"Wow." It's a word that pops up a lot in the 2008-era R.E.M. milieu.It's repeated in the lyrics of two new songs from the band's recently released 14 studio album, "Accelerate," a fact that led bassis
It's a word that pops up a lot in the 2008-era R.E.M. milieu.
It's repeated in the lyrics of two new songs from the band's recently released 14th studio album, "Accelerate," a fact that led bassist Mike Mills to even suggest the word as the album's potential title. It's also used prominently in the graphics that project on screens behind the band on their current world tour.
Indeed, the word itself seems to best sum up the current state of the band. In new songs "Supernatural Superserious" and "Man Sized Wreath," Michael Stipe melodically yelps the word out with glammy, Bolan-esque dramatic emphasis, as if to show fans, critics, believers and non-believers alike that he knows as well as anybody that R.E.M. is back and that its moment is now.
It's been a long time coming. The last 10 years have not exactly been rosy for the band, which celebrated its 28th birthday in April. In that period since the departure of founding member Bill Berry in October 1997, the group stopped being R.E.M.-as-we-knew-them, and ceased functioning as it had so well in years past, when it churned out an unprecedented string of commercially and critically successful albums with apparent effortlessness.
With three increasingly disappointing post-Berry albums under their belts (the nadir being 2004's nearly lifeless "Around the Sun"), things got to the point where even R.E.M. knew that something needed to change.
Thankfully for the band and its fans, the problem has been solved. At the Hollywood Bowl in Los Angeles last night, R.E.M. did what many feared they could never do again -- actually be R.E.M. But from the opening riff of "Pretty Persuasion," it was clear the group has found new comfort in its own skin.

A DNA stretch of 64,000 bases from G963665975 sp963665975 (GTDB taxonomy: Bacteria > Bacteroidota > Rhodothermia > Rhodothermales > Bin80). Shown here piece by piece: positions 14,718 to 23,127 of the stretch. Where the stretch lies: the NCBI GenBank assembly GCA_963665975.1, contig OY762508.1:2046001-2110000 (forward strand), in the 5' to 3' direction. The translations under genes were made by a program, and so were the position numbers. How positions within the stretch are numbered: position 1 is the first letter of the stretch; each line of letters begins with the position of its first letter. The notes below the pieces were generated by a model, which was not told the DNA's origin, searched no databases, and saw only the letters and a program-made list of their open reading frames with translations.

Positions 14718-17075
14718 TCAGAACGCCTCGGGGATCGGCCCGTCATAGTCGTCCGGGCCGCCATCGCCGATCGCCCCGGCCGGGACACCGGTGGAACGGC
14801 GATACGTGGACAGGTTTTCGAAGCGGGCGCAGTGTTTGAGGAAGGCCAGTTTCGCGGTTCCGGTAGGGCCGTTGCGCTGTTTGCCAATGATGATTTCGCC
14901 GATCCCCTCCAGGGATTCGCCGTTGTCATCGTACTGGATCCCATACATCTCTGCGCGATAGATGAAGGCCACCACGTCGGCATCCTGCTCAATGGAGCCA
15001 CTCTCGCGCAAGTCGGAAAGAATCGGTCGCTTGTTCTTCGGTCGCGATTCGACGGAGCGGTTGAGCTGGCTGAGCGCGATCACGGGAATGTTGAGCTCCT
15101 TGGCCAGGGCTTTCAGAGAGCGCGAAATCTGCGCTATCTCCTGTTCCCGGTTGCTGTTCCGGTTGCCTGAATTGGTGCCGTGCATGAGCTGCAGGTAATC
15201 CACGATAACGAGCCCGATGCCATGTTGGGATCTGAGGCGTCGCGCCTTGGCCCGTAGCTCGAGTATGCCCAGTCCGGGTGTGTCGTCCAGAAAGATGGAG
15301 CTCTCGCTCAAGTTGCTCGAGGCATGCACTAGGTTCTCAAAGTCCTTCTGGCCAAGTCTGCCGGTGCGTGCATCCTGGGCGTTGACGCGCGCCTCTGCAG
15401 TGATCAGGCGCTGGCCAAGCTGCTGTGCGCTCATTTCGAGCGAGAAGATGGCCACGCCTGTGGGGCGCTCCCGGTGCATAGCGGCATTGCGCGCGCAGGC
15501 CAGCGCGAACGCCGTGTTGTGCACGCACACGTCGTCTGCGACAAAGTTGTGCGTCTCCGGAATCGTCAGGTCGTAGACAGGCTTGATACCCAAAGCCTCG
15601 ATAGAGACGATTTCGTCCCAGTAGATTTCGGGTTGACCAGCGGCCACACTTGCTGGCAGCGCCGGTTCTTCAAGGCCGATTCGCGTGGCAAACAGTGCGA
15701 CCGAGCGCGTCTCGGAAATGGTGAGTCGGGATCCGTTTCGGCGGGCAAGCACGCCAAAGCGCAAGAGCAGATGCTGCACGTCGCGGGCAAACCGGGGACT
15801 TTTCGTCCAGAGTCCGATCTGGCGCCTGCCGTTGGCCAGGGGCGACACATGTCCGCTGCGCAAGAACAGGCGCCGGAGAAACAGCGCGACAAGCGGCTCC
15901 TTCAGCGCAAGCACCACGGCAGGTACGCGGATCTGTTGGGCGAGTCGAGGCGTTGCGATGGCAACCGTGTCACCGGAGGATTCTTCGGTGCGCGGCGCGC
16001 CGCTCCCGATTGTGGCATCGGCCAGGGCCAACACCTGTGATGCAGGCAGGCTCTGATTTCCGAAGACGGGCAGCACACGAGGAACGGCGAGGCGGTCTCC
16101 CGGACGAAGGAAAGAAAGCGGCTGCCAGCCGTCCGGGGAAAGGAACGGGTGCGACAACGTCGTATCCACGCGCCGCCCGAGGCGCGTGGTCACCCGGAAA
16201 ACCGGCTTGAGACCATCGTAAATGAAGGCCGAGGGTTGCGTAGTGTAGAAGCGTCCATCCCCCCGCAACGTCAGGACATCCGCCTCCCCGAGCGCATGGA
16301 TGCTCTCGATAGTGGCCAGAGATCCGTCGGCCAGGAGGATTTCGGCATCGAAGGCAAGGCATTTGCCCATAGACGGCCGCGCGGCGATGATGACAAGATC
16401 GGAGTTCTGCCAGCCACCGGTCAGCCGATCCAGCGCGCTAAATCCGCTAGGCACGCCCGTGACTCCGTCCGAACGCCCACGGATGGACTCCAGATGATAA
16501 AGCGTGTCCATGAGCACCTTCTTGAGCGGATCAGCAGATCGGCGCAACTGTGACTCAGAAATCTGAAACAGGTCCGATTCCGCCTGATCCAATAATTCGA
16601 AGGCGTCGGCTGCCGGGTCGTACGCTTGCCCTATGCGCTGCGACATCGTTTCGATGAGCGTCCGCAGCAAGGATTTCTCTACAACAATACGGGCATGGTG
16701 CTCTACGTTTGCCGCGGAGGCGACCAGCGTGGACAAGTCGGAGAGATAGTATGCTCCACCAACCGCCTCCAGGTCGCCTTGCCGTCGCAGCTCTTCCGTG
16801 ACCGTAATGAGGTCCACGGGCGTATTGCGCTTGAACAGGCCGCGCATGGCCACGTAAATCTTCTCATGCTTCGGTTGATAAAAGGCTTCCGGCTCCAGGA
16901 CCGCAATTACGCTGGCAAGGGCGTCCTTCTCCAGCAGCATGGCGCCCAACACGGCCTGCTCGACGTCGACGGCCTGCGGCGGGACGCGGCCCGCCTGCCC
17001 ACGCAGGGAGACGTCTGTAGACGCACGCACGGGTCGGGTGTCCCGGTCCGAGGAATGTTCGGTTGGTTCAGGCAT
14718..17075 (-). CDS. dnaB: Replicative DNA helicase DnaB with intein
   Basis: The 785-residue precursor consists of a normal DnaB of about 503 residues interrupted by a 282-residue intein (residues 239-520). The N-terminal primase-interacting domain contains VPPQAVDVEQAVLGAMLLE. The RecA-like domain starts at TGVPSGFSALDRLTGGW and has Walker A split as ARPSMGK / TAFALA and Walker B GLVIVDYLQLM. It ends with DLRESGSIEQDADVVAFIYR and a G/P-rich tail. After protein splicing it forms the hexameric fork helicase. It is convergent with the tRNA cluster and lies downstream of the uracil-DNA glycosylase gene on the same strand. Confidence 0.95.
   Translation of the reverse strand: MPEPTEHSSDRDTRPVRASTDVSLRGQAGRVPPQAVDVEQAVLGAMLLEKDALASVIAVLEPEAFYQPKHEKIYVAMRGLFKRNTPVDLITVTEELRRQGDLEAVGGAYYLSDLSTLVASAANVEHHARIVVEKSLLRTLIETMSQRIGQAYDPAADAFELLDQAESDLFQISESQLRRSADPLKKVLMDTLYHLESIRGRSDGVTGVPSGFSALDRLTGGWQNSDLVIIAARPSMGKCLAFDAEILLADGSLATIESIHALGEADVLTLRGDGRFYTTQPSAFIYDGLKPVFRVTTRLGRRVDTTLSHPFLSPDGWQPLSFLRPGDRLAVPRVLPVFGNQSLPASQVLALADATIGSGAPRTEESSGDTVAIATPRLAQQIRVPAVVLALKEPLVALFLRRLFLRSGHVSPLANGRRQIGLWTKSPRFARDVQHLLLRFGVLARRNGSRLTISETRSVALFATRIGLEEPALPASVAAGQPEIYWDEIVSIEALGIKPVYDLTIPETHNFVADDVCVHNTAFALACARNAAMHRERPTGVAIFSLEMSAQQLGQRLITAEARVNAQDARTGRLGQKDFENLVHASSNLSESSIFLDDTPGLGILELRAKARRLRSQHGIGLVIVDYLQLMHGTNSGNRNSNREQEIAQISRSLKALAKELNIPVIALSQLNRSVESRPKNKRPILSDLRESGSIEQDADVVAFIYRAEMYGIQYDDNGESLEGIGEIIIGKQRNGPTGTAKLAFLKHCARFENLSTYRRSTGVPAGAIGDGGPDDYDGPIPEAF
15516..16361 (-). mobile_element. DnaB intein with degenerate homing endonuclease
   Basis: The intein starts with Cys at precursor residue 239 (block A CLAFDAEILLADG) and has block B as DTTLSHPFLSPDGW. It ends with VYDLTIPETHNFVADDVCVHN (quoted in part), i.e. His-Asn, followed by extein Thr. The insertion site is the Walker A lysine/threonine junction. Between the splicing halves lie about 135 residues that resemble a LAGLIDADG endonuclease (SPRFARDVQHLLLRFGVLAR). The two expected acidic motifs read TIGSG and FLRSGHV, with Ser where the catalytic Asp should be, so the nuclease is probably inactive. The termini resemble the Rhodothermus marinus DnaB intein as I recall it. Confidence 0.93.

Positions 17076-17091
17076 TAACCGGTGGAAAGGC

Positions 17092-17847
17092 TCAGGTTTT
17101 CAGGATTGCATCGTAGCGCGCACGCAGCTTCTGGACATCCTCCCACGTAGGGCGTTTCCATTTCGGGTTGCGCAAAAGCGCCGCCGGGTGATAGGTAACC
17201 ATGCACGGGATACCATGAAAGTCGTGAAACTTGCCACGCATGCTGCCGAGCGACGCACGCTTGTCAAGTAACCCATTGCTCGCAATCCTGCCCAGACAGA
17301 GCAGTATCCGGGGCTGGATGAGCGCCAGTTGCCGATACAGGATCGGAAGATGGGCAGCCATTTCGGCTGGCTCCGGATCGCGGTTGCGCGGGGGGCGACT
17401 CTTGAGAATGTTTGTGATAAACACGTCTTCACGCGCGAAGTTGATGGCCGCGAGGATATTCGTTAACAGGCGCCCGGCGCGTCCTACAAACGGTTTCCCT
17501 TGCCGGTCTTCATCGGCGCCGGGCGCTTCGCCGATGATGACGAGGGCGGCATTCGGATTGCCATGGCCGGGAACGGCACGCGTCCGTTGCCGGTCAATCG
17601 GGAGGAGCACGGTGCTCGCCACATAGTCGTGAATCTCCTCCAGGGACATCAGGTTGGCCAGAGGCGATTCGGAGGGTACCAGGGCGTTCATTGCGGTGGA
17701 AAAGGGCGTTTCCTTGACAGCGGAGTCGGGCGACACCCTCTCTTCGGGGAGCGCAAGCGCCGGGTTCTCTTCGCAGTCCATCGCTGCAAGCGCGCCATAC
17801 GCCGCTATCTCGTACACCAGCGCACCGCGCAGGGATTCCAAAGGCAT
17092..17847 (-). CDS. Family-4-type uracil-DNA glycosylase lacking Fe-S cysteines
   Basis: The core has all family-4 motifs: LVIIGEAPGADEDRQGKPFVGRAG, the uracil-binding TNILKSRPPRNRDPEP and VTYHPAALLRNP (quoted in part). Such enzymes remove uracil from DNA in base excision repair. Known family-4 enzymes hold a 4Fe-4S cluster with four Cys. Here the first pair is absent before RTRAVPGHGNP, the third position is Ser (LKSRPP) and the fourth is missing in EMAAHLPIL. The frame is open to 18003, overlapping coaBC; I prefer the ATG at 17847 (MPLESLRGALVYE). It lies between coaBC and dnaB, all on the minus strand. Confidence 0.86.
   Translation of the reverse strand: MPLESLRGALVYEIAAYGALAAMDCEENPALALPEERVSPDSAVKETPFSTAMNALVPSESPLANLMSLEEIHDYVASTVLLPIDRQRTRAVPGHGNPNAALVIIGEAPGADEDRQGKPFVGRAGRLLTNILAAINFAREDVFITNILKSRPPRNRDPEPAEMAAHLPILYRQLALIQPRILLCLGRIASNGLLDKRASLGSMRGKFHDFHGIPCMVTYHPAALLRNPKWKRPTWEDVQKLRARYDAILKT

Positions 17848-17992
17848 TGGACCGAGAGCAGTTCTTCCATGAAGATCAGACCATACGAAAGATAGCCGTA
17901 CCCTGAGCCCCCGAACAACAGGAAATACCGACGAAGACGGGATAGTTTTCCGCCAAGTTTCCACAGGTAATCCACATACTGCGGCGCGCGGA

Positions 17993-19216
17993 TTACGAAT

Stipe, Buck and Mills punched through a two-hour set with more energy and enthusiasm than bands half their age. Stipe's vocal intensity was at fever pitch, blending into a thick melodic swirl with Mills' harmonies and bass lines, and Buck's roaring Rickenbacker arpeggios. The effect was nothing short of thrilling. But it's important to remember that, in the live setting especially, these guys have always sounded terrific. So what is the difference this time around?
Much credit goes to the band for sticking with drummer Bill Rieflin, who gives an appropriate Berry-esque thump to material both old and new. With him behind the kit, and longtime sideman Scott McCaughey adding some extra guitar heft, the songs sound full but never overdone, as they have in past tours where racks of keyboards were used to augment the live arrangements.
With this back-to-basics live formula finally tweaked for optimum rocking, the band no longer seems at all apprehensive about embracing the gems from its back catalog. Golden nuggets like "Sitting Still" and deeper album tracks from the
'90s like "Ignoreland" and "Circus Envy" sounded fresh alongside brand new material like "Hollow Man" and "Accelerate." New arrangements of "Final Straw" and "Electrolite" were also noticeably improved from previous tours.
With this confidence in full bloom, R.E.M. is also taking chances again, tackling an acoustic version of "Let Me In" from 1994's "Monster," which featured all five players huddled together around an organ, strumming guitars and harmonizing like they were in an Athens, Ga., living room. Moreover, the group delivered a stunningly sparse version of "I've Been High" from 2001's "Reveal", a much-welcomed change from its syrupy, drum machine-heavy album counterpart.
The organic richness and rhythmic intensity of these live tracks is consistent with how the group sounded in its heyday. For the first time in its post-Berry career, audiences are getting to hear newer material the way it might have sounded if Berry never left.
Most importantly though, the band can once again take pride in simply being itself. They can encore with new material like "Supernatural Superserious" and "Until The Day Is Done" and actually make the performances completely worth the wait, alongside mega hits like "The One I Love" and "Man on the Moon."
It has taken about 10 years, but R.E.M. has successfully reclaimed its brand. Its identity is intact and its work is significant, meaningful and yes, important, once again. This is a "wow" moment, and its one the band can feel good about for all the right reasons.